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Publication numberUS3913080 A
Publication typeGrant
Publication dateOct 14, 1975
Filing dateNov 29, 1974
Priority dateApr 16, 1973
Publication numberUS 3913080 A, US 3913080A, US-A-3913080, US3913080 A, US3913080A
InventorsHurley Donnie G, Leo Donald C
Original AssigneeElectronic Memories & Magnetic
Export CitationBiBTeX, EndNote, RefMan
External Links: USPTO, USPTO Assignment, Espacenet
Multi-bit core storage
US 3913080 A
Abstract  available in
Images(2)
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Claims  available in
Description  (OCR text may contain errors)

U Unlted States Patent 11 1 1111 3,913,080 Leo et al. Oct. 14, 1975 [5 MULTI-BIT CORE STORAGE 3,480,926 11/ 1969 Oberg 340/174 QA 3,538,600 11/1970 Farrell et al. 29/604 [75] Invemms Fountam Yaneyi 3,573,760 4/1971 Chang et 61.... 340/174 QA Donnie Hurley, Northridgei b 3,858,190 12 1974 Friedman 340 174 28 'of Calif.

[73] Assignee: Electronic Memories & Magnetics I Corporation, Los Angeles, Calif. Prmwry Exammer"-lames Moffitt Attorney, Agent, or Firm-Lindenberg, Freilich, [22] Flled: 1974 Wasserman, Rosen & Fernandez [21] Appl. No.: 528,278

Related U.S. Application Data [63] Continuation Of Ser. N6. 351,259, April 16, 1973, [57] ABSTRACT abandoned.

52 U.S. c1 340/174 ZB; 340/174 QA; 29/604; There is Provided a magnetic ferrite memory core 264/67 which is capable of multi-bit storage whereby the stor- 51 1111. C1. GllC ll/061; B28B 11 00 age Capacity of a memory comprising a given number 58 Field of Search 340/174 QA, 174 28; of sores and having given p y dimensions is multi- 29 264/67 plied by the number of bits which can be stored in the core. [5 6] References Cited UNITED STATES PATENTS 9 Claims, 12 Drawing Figures 3,315,087 4/1967 Ingenito 340/174 ZB Sheet 1 of 2 3,913,080

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T\ME- PDAEDO m US. Patent Oct. 14, 1975 Sheet20f2 3,913,080

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Bar F/F LOW BIT o- F/F a o w 6 a 7, X ADDRESS Y ADDRESS 6 6 o 2 4 E ET 6 ET ww mm 5%. B C U U5 U5 5 P P P\ O 2 4 5 5 5 LI .l 2 5 6 8 M 4 4 CO UNTER MULTI-BIT CORE STORAGE This is a continuation of application Ser. No. 351,259, filed Apr. 16,- 1973 and now abandoned.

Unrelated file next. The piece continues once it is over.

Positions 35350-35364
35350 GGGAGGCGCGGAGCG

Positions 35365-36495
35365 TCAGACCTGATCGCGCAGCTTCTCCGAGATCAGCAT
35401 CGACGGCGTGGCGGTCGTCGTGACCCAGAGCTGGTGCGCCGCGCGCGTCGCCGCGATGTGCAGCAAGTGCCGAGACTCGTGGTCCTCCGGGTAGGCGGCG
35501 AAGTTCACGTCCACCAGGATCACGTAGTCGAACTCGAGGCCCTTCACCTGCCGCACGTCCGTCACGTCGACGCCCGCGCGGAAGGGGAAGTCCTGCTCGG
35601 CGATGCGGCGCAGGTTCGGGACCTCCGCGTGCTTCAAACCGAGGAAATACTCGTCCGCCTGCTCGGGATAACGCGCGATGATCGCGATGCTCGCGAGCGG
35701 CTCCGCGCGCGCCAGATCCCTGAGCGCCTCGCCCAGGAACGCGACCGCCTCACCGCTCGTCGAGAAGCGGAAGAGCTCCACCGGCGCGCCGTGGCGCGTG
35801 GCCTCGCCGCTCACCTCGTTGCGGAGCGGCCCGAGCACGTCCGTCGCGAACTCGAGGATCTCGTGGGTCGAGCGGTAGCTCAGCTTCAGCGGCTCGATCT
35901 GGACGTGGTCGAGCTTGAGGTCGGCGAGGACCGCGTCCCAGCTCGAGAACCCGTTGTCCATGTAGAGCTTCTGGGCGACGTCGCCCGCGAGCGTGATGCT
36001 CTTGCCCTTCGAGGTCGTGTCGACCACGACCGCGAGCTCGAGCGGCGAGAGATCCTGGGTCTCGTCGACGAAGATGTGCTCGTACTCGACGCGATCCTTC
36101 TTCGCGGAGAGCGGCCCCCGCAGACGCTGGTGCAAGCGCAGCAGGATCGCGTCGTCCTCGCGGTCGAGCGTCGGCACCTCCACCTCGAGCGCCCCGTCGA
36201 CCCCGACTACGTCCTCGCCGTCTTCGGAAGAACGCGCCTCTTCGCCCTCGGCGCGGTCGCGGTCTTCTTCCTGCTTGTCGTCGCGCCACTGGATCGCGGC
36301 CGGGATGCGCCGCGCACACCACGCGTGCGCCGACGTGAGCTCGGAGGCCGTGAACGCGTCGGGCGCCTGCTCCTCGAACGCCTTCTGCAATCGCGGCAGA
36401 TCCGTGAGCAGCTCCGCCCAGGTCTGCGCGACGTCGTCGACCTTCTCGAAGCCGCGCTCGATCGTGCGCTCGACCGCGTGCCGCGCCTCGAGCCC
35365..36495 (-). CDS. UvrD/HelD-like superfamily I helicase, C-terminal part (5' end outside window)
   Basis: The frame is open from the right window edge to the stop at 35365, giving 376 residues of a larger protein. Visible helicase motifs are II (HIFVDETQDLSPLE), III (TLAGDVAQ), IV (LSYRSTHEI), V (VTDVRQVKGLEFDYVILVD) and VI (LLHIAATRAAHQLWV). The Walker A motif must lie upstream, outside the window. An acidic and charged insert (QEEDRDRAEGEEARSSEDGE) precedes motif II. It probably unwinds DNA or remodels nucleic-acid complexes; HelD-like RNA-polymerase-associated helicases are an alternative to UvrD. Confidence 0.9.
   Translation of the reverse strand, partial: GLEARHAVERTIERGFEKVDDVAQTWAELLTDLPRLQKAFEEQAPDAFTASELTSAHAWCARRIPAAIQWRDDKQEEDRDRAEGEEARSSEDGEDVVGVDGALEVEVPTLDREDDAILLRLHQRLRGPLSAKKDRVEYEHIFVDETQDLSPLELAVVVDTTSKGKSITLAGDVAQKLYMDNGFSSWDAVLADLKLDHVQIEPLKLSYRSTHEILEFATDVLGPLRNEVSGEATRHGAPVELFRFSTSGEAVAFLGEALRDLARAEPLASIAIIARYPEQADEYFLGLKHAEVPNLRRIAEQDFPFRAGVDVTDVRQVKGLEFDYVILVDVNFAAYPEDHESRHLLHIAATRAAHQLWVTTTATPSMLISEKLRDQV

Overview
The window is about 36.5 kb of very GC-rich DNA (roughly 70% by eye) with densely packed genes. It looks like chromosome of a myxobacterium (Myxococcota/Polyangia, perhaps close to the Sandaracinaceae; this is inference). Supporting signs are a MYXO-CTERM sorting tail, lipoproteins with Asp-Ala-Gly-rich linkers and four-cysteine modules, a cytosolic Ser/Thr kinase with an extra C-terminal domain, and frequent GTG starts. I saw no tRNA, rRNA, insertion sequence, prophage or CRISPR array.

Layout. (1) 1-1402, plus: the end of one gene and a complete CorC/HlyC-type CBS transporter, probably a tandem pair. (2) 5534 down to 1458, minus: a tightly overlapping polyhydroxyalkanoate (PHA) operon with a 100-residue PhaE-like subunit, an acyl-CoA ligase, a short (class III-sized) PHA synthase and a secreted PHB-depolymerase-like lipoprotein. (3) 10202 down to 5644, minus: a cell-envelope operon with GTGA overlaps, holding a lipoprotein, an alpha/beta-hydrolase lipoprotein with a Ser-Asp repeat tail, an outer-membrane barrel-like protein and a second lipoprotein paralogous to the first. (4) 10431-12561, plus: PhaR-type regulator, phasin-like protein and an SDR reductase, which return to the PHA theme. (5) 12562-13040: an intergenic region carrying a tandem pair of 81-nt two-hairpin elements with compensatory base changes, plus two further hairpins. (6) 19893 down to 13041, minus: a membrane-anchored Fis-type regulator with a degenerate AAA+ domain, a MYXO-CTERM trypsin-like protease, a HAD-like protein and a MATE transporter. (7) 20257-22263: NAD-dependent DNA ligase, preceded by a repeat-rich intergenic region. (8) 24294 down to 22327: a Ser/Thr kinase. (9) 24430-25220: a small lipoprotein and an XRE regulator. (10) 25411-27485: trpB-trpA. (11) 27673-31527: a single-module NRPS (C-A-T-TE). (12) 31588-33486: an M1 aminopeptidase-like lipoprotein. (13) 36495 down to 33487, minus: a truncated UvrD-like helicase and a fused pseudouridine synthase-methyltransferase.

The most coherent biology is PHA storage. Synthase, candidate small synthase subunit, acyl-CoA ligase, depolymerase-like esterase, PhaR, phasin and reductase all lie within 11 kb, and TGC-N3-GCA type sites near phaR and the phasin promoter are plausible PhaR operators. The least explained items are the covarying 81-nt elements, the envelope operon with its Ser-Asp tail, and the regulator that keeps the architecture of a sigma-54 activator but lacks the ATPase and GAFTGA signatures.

BACKGROUND OF THE INVENTION This invention relates to magnetic core memories and, more particularly, to a memory providing multi-bit storage per core.

Presently available cores employed in magnetic core memories each stores only a bit of information at a time. In order to increase the storage capacity of a memory while maintaining its physical size reasonable, cores have been made smaller and smaller. However, because of the necessity of threading a plurality of wires through the center of the core, which is toroidal in shape, there are physical limitations which limit the smallest possible size for a memory system of any given number of bits. Also, since the individual cores in the memory must have several wires passed through the center, regardless of the size of each core, substantially the same labor and materials must be used to produce a memory of a certain capacity.

If more than one bit of information could be stored simultaneously in the same core, then the size of the memory for a given capacity could be sharply reduced, as well as the time and expense of the materials and labor required. Furthermore, if the number of bits stored in a core can be sufficiently large, then the core need not be reduced in size which would render a normally difficult stringing operation considerably less difficult.

With a core memory construction which uses multibit storage per core, a moderately large size memory can be made with a huge storage capacity such that it would rival disc or drum storage or other mass storage devices, but would have the advantage of permitting random access.

OBJECTS AND SUMMARY OF THE INVENTION An object of this invention is to provide a magnetic core which has the capacity for storing a plurality of bits of information.

Another object of this invention is the provision of a unique and simple construction for a multi-bit storage core.